Tim Nohara, President and CEO of Pelham-based Accipiter Radar Technologies, articulated his position on the future of the Niagara Central Dorothy Rungeling Airport (NCDRA), where he has had a commercial hangar since 2017.
“I’m a stakeholder, one of many around the table there,” he told the Voice. “If we are going to build a vision and business plan, first of all, we need to decide governance—and that’s where we’ve been in a holding pattern for the past couple years. In 2018, there was an ask to have the Region take that it over, but more recently the NCDRA Commission has decided that it would prefer to retain control. For me, what’s important is whoever has governance, are they going to leverage this asset?”
Welland councillor Leo Van Vliet, who chairs the NCDRA Commission, told the Voice that a strategic plan is in progress, with a draft hopefully completed by end of the year. Plans of uploading airport operations to the Region are “in limbo,” he said. “The Region doesn’t seem to have the appetite for it.”
The airport was constructed in 1942, to train pilots for the British Commonwealth in World War II, and has aging infrastructure. Businesses currently based at the NCDRA include Skydive Niagara, the St. Catharines Flying Club, Tarczy Aircraft Maintenance, and Accipiter Radar Technologies. The facility also houses Royal Canadian Air Cadet glider operations, and supports law enforcement and air ambulance flights.
The addition of an advisory panel, made up primarily of pilots and those with experience in the aviation industry, has been a great addition at the airport, said Van Vliet, and has “already saved us mega-dollars. They feel the airport can be self- sufficient.”
Van Vliet said that the governance issue needs to be worked out, and that the airport needs to be operated as a business. He noted that continuity is important, and that the commission must be comprised of those with expertise, not simply political appointments from the municipalities which fund the operation.
Accipiter is heavily invested in radar technology to stop bird strikes on aircraft, which can have catastrophic consequences—such as the emergency landing on New York’s Hudson River by Captain “Sully” Sullenberger, in 2009. The company has environmental protection applications for the Athabasca Tar Sands in Alberta, using radar to keep birds off of toxic tailings ponds, and closer to home, keeping birds safe from the blades of wine turbines.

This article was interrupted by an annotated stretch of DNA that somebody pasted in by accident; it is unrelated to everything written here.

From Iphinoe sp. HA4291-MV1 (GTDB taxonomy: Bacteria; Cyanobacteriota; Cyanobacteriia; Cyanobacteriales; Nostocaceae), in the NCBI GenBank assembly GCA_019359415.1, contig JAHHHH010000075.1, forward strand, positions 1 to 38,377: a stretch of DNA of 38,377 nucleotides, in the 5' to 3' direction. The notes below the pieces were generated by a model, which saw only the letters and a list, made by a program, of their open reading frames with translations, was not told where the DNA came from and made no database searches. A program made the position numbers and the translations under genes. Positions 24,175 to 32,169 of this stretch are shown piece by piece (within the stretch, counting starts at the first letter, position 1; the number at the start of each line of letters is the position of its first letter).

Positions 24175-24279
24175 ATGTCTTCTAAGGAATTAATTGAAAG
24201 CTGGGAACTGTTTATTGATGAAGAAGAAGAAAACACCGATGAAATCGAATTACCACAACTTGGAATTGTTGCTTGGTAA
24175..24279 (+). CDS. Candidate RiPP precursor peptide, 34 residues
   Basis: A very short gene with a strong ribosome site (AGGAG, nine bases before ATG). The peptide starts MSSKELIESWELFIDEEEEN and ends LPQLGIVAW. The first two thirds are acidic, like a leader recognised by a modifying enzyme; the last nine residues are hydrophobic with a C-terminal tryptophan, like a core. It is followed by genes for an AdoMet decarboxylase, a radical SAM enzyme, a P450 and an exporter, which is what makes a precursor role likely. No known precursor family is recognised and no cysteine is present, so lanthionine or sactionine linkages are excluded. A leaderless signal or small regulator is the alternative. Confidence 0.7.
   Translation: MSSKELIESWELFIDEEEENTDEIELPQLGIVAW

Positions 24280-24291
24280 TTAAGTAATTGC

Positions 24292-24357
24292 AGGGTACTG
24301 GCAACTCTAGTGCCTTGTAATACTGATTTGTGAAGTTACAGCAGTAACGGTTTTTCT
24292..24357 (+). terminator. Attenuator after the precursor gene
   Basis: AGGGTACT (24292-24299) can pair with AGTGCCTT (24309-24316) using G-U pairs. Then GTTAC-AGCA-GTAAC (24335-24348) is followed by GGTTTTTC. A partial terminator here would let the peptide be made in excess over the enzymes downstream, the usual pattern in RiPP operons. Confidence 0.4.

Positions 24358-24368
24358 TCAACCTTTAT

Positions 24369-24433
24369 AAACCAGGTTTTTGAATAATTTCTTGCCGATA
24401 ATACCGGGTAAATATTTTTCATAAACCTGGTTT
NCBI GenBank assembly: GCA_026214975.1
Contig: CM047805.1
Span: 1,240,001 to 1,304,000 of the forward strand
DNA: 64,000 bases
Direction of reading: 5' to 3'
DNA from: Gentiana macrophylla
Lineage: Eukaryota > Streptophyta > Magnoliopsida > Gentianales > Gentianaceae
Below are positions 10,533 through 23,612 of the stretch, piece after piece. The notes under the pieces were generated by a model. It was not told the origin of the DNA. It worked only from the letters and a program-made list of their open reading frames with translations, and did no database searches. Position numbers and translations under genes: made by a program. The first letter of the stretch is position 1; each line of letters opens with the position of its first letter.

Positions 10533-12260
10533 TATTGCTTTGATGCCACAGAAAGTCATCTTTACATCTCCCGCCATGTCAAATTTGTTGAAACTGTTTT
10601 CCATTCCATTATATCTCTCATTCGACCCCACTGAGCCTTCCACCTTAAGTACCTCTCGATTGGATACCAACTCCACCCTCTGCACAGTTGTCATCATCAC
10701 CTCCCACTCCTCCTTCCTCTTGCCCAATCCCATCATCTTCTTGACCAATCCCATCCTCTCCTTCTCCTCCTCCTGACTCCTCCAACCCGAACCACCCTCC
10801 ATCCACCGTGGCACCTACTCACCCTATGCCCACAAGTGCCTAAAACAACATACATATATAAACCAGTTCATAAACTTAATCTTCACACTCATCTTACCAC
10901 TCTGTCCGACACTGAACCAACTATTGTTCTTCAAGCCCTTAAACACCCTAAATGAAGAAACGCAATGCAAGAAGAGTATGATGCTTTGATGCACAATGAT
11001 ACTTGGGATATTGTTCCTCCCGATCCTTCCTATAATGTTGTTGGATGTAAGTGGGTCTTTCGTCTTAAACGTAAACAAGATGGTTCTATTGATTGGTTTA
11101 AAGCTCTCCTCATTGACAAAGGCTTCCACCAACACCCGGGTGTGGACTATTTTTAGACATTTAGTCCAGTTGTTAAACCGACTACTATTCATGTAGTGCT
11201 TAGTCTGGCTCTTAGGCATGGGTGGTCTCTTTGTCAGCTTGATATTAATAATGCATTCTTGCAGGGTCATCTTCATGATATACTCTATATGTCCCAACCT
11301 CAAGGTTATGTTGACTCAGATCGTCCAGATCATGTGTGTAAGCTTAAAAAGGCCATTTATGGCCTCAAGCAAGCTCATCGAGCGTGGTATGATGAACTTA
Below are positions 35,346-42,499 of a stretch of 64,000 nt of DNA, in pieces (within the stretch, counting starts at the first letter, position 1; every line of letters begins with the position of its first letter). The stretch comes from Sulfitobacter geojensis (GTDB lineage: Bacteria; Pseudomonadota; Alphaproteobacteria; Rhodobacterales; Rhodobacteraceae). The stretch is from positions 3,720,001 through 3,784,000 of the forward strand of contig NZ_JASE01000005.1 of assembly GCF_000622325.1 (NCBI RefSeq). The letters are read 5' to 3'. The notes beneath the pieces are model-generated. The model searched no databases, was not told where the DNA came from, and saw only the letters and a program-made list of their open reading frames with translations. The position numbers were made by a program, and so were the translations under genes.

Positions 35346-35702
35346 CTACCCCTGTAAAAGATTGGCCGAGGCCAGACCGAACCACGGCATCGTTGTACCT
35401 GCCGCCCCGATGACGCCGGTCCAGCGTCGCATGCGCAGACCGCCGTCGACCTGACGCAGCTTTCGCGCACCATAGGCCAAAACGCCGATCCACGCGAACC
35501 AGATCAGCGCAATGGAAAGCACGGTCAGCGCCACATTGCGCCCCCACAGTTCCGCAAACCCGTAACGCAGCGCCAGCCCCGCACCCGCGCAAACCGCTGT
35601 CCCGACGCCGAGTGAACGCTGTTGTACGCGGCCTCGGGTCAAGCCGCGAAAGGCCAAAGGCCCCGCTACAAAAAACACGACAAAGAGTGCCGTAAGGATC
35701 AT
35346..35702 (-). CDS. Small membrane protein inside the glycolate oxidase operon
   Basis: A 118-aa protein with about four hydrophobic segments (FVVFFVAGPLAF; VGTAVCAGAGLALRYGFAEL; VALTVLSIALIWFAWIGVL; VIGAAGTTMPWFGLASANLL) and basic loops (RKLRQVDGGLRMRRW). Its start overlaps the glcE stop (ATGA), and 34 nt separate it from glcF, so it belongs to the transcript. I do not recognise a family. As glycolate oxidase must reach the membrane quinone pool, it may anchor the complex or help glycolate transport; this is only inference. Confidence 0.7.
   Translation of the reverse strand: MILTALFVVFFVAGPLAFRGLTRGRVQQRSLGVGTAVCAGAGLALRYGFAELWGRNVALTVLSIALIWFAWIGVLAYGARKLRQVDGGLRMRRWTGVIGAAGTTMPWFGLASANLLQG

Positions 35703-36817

Nohara sees a particular opportunity for the airport in unmanned aircraft advancement, and said that companies like Amazon and Google are currently investing huge amounts of money in drone research for parcel delivery.
“One of the areas [in which Accipiter is involved] in is aviation safety, and the scope of drone technology building off of that is immense—developing drones that can carry more weight, consume less power, go further, deploy sensors, monitor situations. There is applicability in everything from pipeline inspections to agriculture, to you name it. Drones can deliver vaccines to remote indigenous communities, and provide emergency response for forest fires and traffic accidents. We need safe, low-risk, Class G airspace to do the research cost-effectively, and that is what we have [at NCDRA].”
Nohara envisions commercial drone development which could lead to partnerships with Niagara College and Brock University.
The Regional Municipality of Niagara commissioned HM Aero Aviation Consulting to complete a feasibility study in 2020, examining business opportunities and the future development potential of both the Niagara District Airport and Niagara Central Dorothy Rungeling Airport (NCDRA).
The report indicated that NCDRA (which is actually classified as an aerodrome, and not a certified airport) is best suited to supporting general aviation, recreational, and flight training activities. The airport is jointly owned by the municipalities of Welland, Wainfleet, Pelham, and Port Colborne, which collectively provided a total subsidy to the airport in 2018 of $82,219. A review of NCDRA’s financial statements by the consultant indicated that land lease payments are the primary source of non-municipal grant revenue, recorded at some $79,000 in 2018. Total revenues were $126,661 that year, with operating expenses reportedly $220,757.
Numerous upgrade projects were recommended in the consultant’s report, including rehabilitation of pavements for airstrips, parking lots, and access roads. Issues were also identified with the airport’s sanitary sewage treatment system, and lack of potable water on site.
The consultant suggested that business development opportunities over the next 20 years could include new hangars supporting aircraft maintenance, and the establishment of a restaurant, pending the identification of surplus lands through a formal airport master plan. Other potential opportunities included canoe and kayak tourism outfitters along the Welland River, enhanced skydive package opportunities, charter passenger and cargo air services, high-volume professional flight training, and aviation industrial development.
Some of the airport’s deficiencies noted by the consultant are not view as daunting problems by Nohara. He brings in bottled water, and uses propane for heating. A significant issue was a lack of high-speed internet connectivity, which Nohara ended up installing himself.
“I urge our politicians to settle the governance issue, and get on with the growth issue,” said Nohara. “We’ve got the capability to leverage this tremendous location, but need a focal point and a vision to help draw these local assets together.”